Since I agree with James Joyce that history is a nightmare from which I am trying to awaken, I preface my reading with poetry and spiritual teachings.
A maxim I find myself returning to frequently was the great Norwegian mathematician, Niels Henrik Abel’s response when asked how he had achieved his remarkable insights into the nature of mathematics: “Read the masters, not their students.” I think that there is a value in studying the classics, rather than secondhand, if expertly written, interpretations by scholars from succeeding generations.
Incidentally, for anyone interested in delving into mathematical literature, Leonhard Euler, a dominant figure in the history of the subject, wrote a book titled, “Algebra”, for the edification of a domestic servant, and like-amateurs with an interest in broadening their knowledge of math. Allowing for a few idiosyncrasies now obsolete, it’s a great way to start at the beginning, and is available for free, in translation, online. Just try Google books.
Regarding that 1/5:
What *really* happened, we have no extra-religious information on.
The Bible itself says nothing explicit about this (or at least doesn’t seem to).
Ancient Jewish sources do indeed mention that only 1 out of every 5 Jews in Egypt left (with the remainder either staying behind or dying for their sins). In typical fashion, this is “read into” the Bible. Exodus 13:18 reads “And the children of Israel went up armed out of the land of Egypt.” The word “armed” in Hebrew is related to the word five or fifth, so…
In short, there is such an ancient tradition. Whether you accept it or not depends on whether you accept ancient extra-Biblical Jewish sources.
Going back to the original post, my previous comment reminds me that Jewish tradition believes that there is a “Written Teaching” (the Bible) as well as an “Oral Teaching,” which expounds on it, and that merely reading dead trees is not sufficient; in order to gain knowledge, one must join the “learning community” and immerse oneself in a living interpretive tradition.
(Keep in mind that the preceding was an extremely simplified, off-the-cuff, one-sentence exposition.)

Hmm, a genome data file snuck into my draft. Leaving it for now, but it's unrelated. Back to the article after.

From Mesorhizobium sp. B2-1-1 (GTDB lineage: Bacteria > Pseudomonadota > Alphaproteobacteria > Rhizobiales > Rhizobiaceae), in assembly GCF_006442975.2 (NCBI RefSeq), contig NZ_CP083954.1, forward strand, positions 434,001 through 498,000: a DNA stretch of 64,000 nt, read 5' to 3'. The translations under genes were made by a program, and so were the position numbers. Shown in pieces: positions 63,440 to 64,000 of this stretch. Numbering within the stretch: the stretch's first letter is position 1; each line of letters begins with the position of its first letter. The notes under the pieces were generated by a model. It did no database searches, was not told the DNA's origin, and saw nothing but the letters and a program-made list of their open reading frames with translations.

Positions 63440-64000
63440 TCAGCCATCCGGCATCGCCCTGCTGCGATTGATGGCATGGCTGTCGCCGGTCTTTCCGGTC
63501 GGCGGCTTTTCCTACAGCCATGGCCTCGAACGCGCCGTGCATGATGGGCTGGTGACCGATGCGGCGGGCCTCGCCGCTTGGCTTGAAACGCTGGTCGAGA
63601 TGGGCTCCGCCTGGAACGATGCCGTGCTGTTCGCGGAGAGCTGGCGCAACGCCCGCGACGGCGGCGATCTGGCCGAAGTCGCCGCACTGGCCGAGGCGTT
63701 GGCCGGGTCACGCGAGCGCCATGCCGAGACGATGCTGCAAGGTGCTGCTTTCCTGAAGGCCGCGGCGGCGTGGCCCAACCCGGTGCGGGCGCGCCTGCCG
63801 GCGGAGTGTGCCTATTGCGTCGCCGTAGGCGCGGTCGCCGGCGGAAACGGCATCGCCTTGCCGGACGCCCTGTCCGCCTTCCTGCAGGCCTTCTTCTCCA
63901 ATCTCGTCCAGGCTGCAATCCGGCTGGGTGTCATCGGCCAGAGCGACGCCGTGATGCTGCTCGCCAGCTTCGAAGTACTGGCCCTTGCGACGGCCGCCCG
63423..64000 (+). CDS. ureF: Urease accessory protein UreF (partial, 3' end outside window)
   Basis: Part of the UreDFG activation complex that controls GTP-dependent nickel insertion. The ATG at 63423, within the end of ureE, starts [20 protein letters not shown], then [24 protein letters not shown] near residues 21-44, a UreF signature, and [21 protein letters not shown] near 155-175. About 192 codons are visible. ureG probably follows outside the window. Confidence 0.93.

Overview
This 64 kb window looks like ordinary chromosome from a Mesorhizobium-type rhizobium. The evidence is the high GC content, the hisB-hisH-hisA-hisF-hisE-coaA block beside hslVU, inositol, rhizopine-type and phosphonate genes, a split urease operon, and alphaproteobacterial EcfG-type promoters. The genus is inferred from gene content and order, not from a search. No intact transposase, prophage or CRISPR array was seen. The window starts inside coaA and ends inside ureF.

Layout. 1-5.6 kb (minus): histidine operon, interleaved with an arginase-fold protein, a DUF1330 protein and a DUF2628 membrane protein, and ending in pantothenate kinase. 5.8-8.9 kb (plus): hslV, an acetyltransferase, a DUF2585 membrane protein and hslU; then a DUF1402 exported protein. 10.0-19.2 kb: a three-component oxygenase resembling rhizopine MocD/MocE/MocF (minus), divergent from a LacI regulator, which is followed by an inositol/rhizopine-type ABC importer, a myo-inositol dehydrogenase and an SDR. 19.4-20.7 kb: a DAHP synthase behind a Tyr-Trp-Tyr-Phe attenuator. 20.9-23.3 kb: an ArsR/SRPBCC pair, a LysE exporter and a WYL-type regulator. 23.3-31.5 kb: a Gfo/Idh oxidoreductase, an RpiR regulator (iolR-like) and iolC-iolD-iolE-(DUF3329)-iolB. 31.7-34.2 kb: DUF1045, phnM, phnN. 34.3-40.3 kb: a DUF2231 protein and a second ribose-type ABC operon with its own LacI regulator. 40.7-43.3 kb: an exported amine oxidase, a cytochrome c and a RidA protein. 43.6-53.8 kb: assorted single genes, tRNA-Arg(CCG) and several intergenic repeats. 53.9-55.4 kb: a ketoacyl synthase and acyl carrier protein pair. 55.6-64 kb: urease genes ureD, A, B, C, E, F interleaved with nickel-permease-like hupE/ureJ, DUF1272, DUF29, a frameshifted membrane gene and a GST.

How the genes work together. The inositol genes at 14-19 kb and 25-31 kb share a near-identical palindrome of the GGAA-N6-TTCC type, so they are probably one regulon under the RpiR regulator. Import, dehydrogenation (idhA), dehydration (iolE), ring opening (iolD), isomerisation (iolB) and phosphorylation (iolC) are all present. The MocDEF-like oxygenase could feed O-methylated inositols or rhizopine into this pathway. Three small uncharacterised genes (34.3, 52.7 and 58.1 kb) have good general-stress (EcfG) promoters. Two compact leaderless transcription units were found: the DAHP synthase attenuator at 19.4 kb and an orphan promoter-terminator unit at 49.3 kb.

I’ll check out Euler. Thanks, fw.
Luke, I’m a mathematical plodder myself, but I’ve spent a lot of time looking for analogues to the literary classics in the sciences, math in particular, and this book was intended to be a primer for someone with no math background, and still holds up well, excepting a few things like his treatment of complex numbers.
Andre Weil, the great 20th Century French mathematician, said today’s calculus students would profit more by studying Euler’s “Introduction to the Analysis of the Infinite,” than by reading any modern day text. It’s available in translation by John Blanton from Springer. It’s regarded by many as the greatest math text ever written, surpassing Euclid’s Elements. Euler’s entire corpus runs to something close to a hundred volumes, and they’re still working on the official edition.
Having tried “The Analysis of the Infinite”, and found that it makes some significant assumptions about the reader’s prior knowledge, I’ve gone back to the “Algebra.”
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Thank you for responsing to my question and Shrinkwrapped I’ll be heading to your blogs next.
Mead mentions “The Iliad” but I think both “The Odyssey” and “The Aneid” are more interesting; they have certainly been more influential on subsequent literature. The late Robert Fagles did wonderful (and very readable) translations of both,
For something truly foundational, readers are sure to enjoy and learn from “The Epic of Gilgamesh” which actually predates any of the terrific recommendations made by Mead.
Not only are the themes explored by Homer foreshadowed in Gilgamesh, but the story of Noah and the story of Nebuchadnezzar’s madness in the book of Daniel draw on the “Epic of Gilgamesh.”
The story is about the relationship of Gilgamesh and his best friend Enkidu (some people think that the story of these two friends is highly reminiscent of the friendship between King David and Jonathan). They travel the ancient world on a hero’s quest displaying great acts of bravery. When Enkidu is killed, the distraught Gilgamesh takes a long and perilous journey to the nether regions in search of the secret to immortality; a quest which of course is futile.
The tale goes back at least as far as (and probably longer) than 2300 BC. It is rather startling to discover how little the human personality and human aspirations have changed in all that time.
“Ideally, Latin would be part of the package and it would start early. In the UK, they introduced us to it at age 11; this seems about right. Sitting here in my de rigeur Brooks Brothers blogging pajamas”
Ideally, French would be part of the package and it would start before Latin. “De rigeur”???
Dr. Eliot’s Five Foot Shelf
Robert: And he’ll stay in his pajamas until he dies, and rigeur mortis sets in.